A beach is closed anytime there is a known sewage or chemical spill impacting ocean waters. Water contact may cause someone to become ill. When a beach is closed, the Department of Public Health advises beach users to avoid all contact with ocean water in the closure area and where closure signs are posted.
|Ocean Water Quality Rain Advisory
A rain advisory is issued when there is significant rainfall that may cause bacteria levels in ocean waters to increase. Bacteria levels can increase significantly during and after rainstorms, as contaminants within the runoff enters the ocean. Bacteria levels may remain elevated up to 3 days depending upon the intensity of the rain and the volume of runoff. Elevated bacteria levels in ocean water may cause illness, especially in children and the elderly. The Department of Public Health recommends that beach users avoid contact with ocean water for a period of 3 days after significant rainfall, especially near flowing storm drains, creeks and rivers.
An Ocean Water Quality Rain Advisory has been declared for all Los Angeles County beaches. The advisory will be in effect at least until 9:00 am, Saturday, April 1, 2023 (72 hours after significant rainfall). Beach users should avoid water contact for at least 72 hours after significant rainfall. This advisory may be extended depending on further rainfall.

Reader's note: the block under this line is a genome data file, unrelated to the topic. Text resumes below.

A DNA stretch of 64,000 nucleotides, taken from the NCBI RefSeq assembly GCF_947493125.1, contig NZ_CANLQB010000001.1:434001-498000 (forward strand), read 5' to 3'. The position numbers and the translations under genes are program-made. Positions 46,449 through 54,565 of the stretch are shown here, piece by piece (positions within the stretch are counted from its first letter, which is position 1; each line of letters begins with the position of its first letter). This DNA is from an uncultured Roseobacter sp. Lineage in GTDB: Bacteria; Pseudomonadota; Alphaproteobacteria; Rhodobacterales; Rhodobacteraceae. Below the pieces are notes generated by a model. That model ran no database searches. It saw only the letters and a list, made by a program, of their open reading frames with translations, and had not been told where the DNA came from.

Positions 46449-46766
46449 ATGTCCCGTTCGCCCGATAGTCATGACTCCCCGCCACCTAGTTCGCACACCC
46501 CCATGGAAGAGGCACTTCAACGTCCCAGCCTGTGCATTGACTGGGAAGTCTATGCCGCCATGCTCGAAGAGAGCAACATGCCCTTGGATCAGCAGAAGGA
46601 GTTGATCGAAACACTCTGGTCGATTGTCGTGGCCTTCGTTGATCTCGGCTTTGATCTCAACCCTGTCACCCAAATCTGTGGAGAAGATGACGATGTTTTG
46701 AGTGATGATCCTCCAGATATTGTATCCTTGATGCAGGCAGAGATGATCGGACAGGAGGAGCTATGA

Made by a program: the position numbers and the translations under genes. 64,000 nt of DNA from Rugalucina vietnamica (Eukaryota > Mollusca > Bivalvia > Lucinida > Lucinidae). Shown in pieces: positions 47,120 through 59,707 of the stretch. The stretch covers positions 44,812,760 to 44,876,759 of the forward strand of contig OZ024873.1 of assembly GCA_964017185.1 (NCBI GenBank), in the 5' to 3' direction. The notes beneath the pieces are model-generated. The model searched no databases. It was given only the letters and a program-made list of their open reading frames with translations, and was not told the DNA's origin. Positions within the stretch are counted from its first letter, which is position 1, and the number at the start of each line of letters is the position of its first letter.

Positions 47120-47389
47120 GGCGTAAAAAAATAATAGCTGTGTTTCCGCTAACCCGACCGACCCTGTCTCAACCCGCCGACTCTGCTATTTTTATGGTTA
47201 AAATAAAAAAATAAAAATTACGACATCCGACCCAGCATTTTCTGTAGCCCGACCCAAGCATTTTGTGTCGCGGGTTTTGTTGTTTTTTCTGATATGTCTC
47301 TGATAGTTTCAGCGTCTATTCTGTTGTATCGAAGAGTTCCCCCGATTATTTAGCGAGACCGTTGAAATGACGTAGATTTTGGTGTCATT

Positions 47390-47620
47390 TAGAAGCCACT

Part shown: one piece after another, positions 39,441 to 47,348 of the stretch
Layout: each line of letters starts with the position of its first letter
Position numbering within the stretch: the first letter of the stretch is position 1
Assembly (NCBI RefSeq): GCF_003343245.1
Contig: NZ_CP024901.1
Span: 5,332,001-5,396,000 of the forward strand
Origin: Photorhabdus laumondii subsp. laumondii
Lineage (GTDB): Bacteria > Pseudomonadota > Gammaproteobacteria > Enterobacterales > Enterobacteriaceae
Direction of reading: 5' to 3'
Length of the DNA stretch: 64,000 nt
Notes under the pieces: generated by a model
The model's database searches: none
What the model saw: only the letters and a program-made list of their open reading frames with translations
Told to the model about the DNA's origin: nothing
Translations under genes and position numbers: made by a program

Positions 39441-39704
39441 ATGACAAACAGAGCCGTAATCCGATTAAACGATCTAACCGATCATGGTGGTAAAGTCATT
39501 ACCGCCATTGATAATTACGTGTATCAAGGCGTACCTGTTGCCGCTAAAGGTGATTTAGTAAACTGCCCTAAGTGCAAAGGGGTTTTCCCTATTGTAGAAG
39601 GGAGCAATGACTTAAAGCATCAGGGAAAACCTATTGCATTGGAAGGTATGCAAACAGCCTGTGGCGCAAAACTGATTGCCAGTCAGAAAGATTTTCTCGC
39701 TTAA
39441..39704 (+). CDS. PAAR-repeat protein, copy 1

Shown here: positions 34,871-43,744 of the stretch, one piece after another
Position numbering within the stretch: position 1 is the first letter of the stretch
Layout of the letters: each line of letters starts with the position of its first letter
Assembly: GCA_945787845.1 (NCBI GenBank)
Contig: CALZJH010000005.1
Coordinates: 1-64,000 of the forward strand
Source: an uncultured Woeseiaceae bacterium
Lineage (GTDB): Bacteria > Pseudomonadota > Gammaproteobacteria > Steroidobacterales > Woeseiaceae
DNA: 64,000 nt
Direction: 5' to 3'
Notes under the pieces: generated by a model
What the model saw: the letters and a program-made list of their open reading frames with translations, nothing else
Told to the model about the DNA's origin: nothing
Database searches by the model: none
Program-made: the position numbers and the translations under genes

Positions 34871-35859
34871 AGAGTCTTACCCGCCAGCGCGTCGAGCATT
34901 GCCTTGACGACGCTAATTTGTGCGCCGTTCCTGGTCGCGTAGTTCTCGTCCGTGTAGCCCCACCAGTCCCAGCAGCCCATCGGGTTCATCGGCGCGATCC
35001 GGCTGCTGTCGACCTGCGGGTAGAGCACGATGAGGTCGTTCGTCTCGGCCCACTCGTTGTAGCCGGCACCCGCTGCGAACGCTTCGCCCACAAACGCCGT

Beach Water Quality
This map is updated as conditions change.
Water Quality Sampling
Laboratory results from three local agencies are displayed on the map. The Los Angeles County Department of Public Health (DPH) Environmental Health Recreational Waters Program, collects ocean water samples from the mainland, once a week throughout the year. DPH collects an additional five samples from Avalon on Santa Catalina Island beginning in April through October. The Los Angeles County Sanitation Districts (SD) collects ocean water samples at selected sites on the mainland, once each week throughout the year. The Beach Cities of Redondo Beach, Manhattan Beach and Hermosa Beach, Palos Verdes Estates and Rancho Palos Verdes (BC) jointly collect water samples within their cities, once a week throughout the year. DPH, SD, and BC also resample sites that have exceeded State Standards for bacteria in ocean water. The City of Los Angeles, Environmental Monitoring Division, LA Sanitation (HYP) collects water samples from various sites, one to five times per week, all year round. LA City also collects samples at some DPH sites as required by their State NPDES permit.
The public is notified when a site has exceeded State Standards for bacteria in ocean water on this website, by telephone hotline, and by signs posted at the impacted beaches.
Ocean Water Quality Rain Advisory
NowCast Predictive Modeling
FREQUENTLY ASKED QUESTIONS and INFO (Link)
County of Los Angeles Public Health
This project has been funded wholly or in part by the State Water Resources Control Board and the United States Environmental Protection Agency under Clean Water Act's Beaches Environmental Assessment and Coastal Health Program. The contents of this document do not necessarily reflect the views and policies of the United States Environmental Protection Agency or the State Water Resources Control Board, nor does the United States Environmental Protection Agency or the State Water Resources Control Board endorse trade names or recommend the use of commercial products mentioned in this document.